by Aly Findlay
Keto is now a world renowned low-carbohydrate diet but if you love carbs as much as we do, you might be wondering why you’d try this...Here’s our overview of the ketogenic food plan.
A keto food plan focuses on a high fat, high protein diet, whilst significantly limiting your carbohydrate intake. This macronutrient ratio forces your body into ketosis - a process by which your body burns fat, making things called ketones, which it uses for energy (as opposed to using glycogen from carbohydrate as its immediate energy source).
We run on two different types of fuel: glucose (from the carbohydrates in our food) and fat. Carbohydrates are readily broken down into glucose, and are the body's first source of fuel for the body. However, the reduction in carbs that the Keto diet entails eventually puts your body into a metabolic state called ketosis. When this happens our bodies switch to using fats as the principle source of energy, instead of carbohydrates. With less sugar available, our bodies start to convert fat in the liver into energy molecules called ketones that fuel the brain.
HEADS UP: it takes time for your body to adapt to the reduced reliance on sugars and won’t happen overnight —sometimes people experience reduced energy levels (known as keto flu) initially. But, once your blood sugar levels stabilise as a result of following the food plan, and your body adapts, this won’t be the case. Skip to section four for more tips around the practical realities of the diet.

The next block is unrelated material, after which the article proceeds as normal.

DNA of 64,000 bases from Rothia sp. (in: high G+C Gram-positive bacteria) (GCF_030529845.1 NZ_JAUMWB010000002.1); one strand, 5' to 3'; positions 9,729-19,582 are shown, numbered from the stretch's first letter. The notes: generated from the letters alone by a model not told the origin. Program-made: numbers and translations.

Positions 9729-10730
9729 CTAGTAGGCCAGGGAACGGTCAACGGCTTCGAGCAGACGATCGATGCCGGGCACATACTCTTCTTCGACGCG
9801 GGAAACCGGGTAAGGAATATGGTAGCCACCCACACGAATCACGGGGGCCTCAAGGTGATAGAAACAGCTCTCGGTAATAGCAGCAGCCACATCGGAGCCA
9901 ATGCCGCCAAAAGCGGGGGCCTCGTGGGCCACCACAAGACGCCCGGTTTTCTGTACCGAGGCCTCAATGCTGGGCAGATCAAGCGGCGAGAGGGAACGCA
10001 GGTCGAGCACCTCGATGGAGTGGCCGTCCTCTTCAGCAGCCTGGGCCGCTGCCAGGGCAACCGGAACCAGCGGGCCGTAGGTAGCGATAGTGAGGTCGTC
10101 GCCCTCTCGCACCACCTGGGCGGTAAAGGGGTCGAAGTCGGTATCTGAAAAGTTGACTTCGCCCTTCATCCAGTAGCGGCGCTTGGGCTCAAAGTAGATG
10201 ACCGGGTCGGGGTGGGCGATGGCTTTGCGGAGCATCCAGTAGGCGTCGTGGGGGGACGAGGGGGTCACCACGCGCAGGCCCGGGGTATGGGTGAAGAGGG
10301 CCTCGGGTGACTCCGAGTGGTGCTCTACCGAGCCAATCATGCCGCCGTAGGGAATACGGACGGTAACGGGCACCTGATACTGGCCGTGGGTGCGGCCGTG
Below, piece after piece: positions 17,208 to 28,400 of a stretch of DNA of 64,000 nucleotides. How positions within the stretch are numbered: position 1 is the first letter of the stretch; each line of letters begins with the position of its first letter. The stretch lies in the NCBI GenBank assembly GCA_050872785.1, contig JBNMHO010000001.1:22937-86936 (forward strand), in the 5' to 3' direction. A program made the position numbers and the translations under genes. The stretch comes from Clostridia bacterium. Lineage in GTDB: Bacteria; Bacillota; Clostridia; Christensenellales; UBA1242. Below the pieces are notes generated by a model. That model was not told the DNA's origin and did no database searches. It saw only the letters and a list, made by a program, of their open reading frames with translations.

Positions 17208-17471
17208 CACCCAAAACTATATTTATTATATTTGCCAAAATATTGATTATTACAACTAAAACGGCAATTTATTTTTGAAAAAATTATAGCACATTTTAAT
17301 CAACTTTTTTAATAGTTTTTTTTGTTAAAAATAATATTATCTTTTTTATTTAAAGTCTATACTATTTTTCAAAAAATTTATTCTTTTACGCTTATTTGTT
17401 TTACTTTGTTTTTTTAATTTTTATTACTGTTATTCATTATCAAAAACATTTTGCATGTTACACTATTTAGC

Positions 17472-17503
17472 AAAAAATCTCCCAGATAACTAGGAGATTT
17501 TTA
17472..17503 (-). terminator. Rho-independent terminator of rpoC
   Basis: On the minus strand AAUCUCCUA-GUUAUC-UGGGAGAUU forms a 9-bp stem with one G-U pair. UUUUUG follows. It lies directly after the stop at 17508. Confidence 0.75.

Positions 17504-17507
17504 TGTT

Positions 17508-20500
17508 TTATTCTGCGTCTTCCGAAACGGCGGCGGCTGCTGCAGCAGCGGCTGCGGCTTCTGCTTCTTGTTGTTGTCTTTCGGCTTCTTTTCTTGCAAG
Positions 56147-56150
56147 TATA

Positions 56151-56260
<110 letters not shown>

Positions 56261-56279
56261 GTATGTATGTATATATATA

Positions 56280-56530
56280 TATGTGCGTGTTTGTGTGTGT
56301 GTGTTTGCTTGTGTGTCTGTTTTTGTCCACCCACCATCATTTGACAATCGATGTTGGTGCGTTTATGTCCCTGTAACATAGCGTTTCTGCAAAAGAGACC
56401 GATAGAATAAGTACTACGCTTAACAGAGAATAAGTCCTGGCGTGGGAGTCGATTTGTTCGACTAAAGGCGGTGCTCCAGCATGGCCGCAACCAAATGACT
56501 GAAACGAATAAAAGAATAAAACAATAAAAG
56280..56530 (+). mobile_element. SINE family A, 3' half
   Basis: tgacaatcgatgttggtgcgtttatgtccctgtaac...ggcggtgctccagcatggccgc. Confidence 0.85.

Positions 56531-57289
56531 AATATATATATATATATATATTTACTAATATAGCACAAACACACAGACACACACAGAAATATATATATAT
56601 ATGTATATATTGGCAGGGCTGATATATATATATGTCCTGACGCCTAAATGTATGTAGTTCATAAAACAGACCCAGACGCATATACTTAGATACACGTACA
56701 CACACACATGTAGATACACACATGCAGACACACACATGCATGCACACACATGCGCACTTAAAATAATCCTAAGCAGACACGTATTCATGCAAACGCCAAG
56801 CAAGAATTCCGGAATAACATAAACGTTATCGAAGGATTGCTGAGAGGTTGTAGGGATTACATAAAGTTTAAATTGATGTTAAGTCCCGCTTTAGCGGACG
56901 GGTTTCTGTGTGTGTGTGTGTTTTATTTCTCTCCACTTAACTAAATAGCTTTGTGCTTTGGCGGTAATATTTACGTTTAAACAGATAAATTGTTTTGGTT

A keto food plan has also been connected to reduced incidences of heartburn, the control of type II diabetes, fewer migraines and enhanced mental focus.
Both of these diets aim to boost health, reduce intake of processed foods and aid weight loss but there are differences between the two:
Just in case you were thinking that lowering carbohydrates and avoiding animal products was a little restrictive, we’ve provided the following list – which is just a sample – to show that those who follow a plant-based lifestyle still have plenty of choice when it comes to a vegan keto diet.
With a little planning, vegans can absolutely reap the benefits of a ketogenic diet. And combined, the health benefits associated with a plant-based diet and those connected with Keto, provide plenty of reasons to give it a try!
Protein + Fat Sources
Low carb veg
Low carb fruits
Sauces + condiments
Other low carb staple ingredients
If you’re wondering how to follow a vegan version of Keto and you’d like to give it a go, here’s a two day meal plan to get you started:
One of the main cons is that you do need to reduce carbs to a significant amount to actually enter ketosis, so you've got to a) be prepared b) understand how to enter ketosis and c) be healthy enough to do. It’s not a sustainable diet for everyone but if it is suitable for your lifestyle and you stick with it, you begin to feel more energised than before. The main challenge is maintaining the low carbohydrate intake. For a start, carbs taste great (right?) which makes avoiding them extra challenging. But the other challenge is getting past the initial energy slump.
As with enjoying a plant-based diet, there’s no risk of nutritional deficiencies if you’re aware of what you’re eating and follow a balanced diet. The good news for us is that whereas following a ‘normal’ ketogenic diet can lead to insufficient levels of fibre, because the plant-based options are higher in fibre, this isn’t a concern for vegan keto-ers.
The Keto diet isn’t recommended for some groups of people, including those who are pregnant, breastfeeding or have:
Aly is our go-to nutrition hero as she studied Human Nutrition at uni (makes sense, right?). She’s also always on hand to help our customers, and provide our team with coffee. Lots and lots of coffee.